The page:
Business Maverick


Fuel price decrease: Don’t expect a knock-on effect on interest rates

Fuel price decrease: Don’t expect a knock-on effect on interest rates
(Photo: Gallo Images / OJ Koloti)

In early 2020, a typical sedan with a 37-litre fuel capacity required more than R400 to fill up on 95-octane petrol. In January 2022, almost two years since the start of the Covid-19 pandemic, this endeavour may exceed R700. However, due to the price decrease on Wednesday, this refuelling cost dipped below R700 – registering a small victory for South African motorists.

Minister of Mineral Resources and Energy Gwede Mantashe announced an adjustment of fuel prices, based on current local and international factors, with effect from Wednesday, according to his department.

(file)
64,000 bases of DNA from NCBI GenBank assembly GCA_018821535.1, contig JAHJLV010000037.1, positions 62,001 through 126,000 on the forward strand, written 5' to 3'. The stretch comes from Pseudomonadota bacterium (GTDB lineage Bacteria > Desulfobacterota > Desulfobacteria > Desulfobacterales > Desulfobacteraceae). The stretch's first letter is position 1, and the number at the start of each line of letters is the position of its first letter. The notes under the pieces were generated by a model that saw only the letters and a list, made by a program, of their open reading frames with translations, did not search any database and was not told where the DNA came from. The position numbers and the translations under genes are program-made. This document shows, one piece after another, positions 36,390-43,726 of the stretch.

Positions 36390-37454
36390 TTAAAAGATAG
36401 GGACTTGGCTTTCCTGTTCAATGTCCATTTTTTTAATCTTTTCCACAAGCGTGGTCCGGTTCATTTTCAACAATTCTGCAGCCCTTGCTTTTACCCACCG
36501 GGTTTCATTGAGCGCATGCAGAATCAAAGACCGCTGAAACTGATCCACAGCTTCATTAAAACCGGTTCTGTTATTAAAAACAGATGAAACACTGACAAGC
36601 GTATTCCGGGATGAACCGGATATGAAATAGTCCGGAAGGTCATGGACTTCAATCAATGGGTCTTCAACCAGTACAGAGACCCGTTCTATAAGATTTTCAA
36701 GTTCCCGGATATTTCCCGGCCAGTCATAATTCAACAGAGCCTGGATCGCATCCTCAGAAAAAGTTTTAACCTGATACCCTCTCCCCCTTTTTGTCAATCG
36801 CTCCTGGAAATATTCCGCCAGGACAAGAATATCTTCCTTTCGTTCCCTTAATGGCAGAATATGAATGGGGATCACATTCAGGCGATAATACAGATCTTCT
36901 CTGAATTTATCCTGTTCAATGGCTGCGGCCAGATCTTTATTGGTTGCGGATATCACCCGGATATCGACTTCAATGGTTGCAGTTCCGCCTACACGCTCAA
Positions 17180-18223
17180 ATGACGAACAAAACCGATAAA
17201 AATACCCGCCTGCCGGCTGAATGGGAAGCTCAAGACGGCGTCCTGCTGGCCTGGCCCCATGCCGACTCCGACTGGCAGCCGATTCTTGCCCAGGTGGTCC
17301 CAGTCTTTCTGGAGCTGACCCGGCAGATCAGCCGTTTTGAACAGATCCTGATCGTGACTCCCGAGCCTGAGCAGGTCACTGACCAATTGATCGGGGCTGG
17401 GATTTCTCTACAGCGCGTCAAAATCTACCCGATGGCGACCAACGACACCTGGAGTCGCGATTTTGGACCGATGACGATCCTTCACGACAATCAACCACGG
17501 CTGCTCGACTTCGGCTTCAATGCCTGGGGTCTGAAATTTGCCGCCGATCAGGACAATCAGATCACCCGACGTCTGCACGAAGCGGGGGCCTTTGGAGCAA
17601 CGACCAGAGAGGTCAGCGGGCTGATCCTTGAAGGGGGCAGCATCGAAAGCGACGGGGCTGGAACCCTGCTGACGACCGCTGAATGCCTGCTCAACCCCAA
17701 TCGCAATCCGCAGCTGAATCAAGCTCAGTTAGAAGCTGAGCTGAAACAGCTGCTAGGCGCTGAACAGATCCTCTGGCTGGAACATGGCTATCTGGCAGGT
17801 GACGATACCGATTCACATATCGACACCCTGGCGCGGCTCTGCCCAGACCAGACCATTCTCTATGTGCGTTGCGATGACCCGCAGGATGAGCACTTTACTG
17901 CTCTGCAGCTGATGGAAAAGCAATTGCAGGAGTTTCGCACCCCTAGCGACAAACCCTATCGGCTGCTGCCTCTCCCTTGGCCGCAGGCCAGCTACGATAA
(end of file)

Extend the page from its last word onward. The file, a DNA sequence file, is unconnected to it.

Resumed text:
The factors include a reduced crude oil price and a positive shift in the rand/dollar exchange rate.

On Wednesday, 93-octane petrol declined by 71c per litre, and 95-octane by 68c/l, while 0.05% and 0.005% diesel dropped by 67.8c/l and 69,8c/l, respectively. 

South African interest rates 

Monthly fuel price fluctuations make it difficult to predict effects on interest rates, according to Iraj Abedian, founder and chief executive of Pan-African Investment and Research Services. 

“At the moment, [the fuel price] is elevated, and it will stay elevated because everything else is expensive,” Abedian said.  

The fuel price is contingent upon the international oil price, and foreign exchange rates, which together have consistently driven up interest rates in South Africa.

 All businesses suffer from fuel increases, but particularly the transport industry, which affects truck drivers and taxis.

Increasing inflation

The rise in global inflation, alongside impeded international trade, is exacerbating domestic inflation.

The South African government currently enforces a 35% fuel excise tax, according to Abedian.

“The government wants every penny it can get, but this decrease will not worry them too much,” he explained. BM/DM

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